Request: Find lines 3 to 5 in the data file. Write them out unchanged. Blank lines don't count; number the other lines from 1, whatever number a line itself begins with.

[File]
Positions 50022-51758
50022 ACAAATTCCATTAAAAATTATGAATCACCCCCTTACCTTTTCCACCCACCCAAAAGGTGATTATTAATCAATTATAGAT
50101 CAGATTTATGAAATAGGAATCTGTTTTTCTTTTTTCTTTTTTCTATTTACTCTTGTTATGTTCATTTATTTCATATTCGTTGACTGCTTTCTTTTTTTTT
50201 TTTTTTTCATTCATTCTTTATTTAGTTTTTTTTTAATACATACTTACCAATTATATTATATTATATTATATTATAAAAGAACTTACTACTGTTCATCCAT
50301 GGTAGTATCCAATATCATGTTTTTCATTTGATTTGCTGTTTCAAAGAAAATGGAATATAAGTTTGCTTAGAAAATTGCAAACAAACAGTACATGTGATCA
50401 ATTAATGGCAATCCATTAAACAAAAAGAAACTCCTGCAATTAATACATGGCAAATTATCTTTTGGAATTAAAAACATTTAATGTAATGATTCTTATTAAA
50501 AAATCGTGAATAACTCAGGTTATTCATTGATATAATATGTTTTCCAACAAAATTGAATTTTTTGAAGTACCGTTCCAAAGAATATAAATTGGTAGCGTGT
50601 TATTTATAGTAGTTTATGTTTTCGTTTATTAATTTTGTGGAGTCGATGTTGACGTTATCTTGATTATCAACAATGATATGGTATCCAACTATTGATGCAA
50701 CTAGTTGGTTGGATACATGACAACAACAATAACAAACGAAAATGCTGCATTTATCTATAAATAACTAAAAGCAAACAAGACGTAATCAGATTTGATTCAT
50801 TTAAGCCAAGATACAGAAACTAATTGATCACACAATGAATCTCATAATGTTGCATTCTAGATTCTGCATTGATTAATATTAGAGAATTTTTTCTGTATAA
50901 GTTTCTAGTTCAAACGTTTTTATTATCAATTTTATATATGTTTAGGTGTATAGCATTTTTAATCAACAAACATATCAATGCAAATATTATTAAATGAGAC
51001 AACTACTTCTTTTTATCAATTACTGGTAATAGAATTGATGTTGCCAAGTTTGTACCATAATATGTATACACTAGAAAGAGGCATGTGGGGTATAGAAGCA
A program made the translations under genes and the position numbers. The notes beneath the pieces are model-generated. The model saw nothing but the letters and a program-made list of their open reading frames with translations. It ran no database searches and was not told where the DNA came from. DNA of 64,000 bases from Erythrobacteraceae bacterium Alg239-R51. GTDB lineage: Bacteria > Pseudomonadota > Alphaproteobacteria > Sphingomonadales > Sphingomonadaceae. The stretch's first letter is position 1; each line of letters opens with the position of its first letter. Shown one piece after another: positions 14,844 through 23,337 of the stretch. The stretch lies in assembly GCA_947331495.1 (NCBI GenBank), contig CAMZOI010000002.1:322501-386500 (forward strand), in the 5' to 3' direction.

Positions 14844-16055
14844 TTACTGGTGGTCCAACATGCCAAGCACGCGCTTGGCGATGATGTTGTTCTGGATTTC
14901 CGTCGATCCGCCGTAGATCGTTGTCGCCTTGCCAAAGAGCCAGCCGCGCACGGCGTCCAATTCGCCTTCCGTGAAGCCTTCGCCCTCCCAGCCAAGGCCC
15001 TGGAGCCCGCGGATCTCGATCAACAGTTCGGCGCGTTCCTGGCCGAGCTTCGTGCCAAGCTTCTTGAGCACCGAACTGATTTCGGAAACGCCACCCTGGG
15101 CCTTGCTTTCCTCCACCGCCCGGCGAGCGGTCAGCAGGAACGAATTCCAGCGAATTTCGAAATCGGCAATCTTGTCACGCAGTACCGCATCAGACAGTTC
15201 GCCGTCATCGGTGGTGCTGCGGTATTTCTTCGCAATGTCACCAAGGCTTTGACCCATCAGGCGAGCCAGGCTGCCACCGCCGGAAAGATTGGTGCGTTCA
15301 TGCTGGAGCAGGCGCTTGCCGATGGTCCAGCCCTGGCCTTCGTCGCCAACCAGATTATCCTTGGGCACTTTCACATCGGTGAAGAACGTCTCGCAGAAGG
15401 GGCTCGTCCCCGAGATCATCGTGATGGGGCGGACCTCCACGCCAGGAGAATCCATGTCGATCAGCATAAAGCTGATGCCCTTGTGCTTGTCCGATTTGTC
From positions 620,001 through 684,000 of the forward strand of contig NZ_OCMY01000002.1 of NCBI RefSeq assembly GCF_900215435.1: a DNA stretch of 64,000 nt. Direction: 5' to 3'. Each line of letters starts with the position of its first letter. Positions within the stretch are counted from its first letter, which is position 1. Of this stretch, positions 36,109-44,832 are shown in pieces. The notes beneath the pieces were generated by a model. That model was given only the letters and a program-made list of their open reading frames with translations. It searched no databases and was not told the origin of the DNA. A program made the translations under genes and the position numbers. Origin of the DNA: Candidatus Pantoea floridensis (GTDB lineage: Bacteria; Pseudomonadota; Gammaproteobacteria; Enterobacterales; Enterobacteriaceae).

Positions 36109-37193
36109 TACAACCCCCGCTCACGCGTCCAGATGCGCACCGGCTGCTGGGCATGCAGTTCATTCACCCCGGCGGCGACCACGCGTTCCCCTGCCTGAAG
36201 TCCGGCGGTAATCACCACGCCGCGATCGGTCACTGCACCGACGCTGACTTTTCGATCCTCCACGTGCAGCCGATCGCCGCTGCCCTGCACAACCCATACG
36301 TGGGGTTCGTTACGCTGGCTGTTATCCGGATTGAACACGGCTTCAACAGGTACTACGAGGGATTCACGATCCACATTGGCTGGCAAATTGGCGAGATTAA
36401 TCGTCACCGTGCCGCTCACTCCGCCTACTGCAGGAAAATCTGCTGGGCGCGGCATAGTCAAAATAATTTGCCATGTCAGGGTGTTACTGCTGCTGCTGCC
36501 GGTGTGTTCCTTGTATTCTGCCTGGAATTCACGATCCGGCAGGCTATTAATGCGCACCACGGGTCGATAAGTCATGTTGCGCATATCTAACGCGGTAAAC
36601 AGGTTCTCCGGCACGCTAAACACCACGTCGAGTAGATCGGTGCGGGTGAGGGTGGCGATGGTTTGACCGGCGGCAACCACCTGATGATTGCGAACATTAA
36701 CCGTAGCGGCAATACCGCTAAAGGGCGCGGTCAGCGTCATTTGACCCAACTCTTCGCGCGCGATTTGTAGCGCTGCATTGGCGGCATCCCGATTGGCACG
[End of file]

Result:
50101 CAGATTTATGAAATAGGAATCTGTTTTTCTTTTTTCTTTTTTCTATTTACTCTTGTTATGTTCATTTATTTCATATTCGTTGACTGCTTTCTTTTTTTTT
50201 TTTTTTTCATTCATTCTTTATTTAGTTTTTTTTTAATACATACTTACCAATTATATTATATTATATTATATTATAAAAGAACTTACTACTGTTCATCCAT
50301 GGTAGTATCCAATATCATGTTTTTCATTTGATTTGCTGTTTCAAAGAAAATGGAATATAAGTTTGCTTAGAAAATTGCAAACAAACAGTACATGTGATCA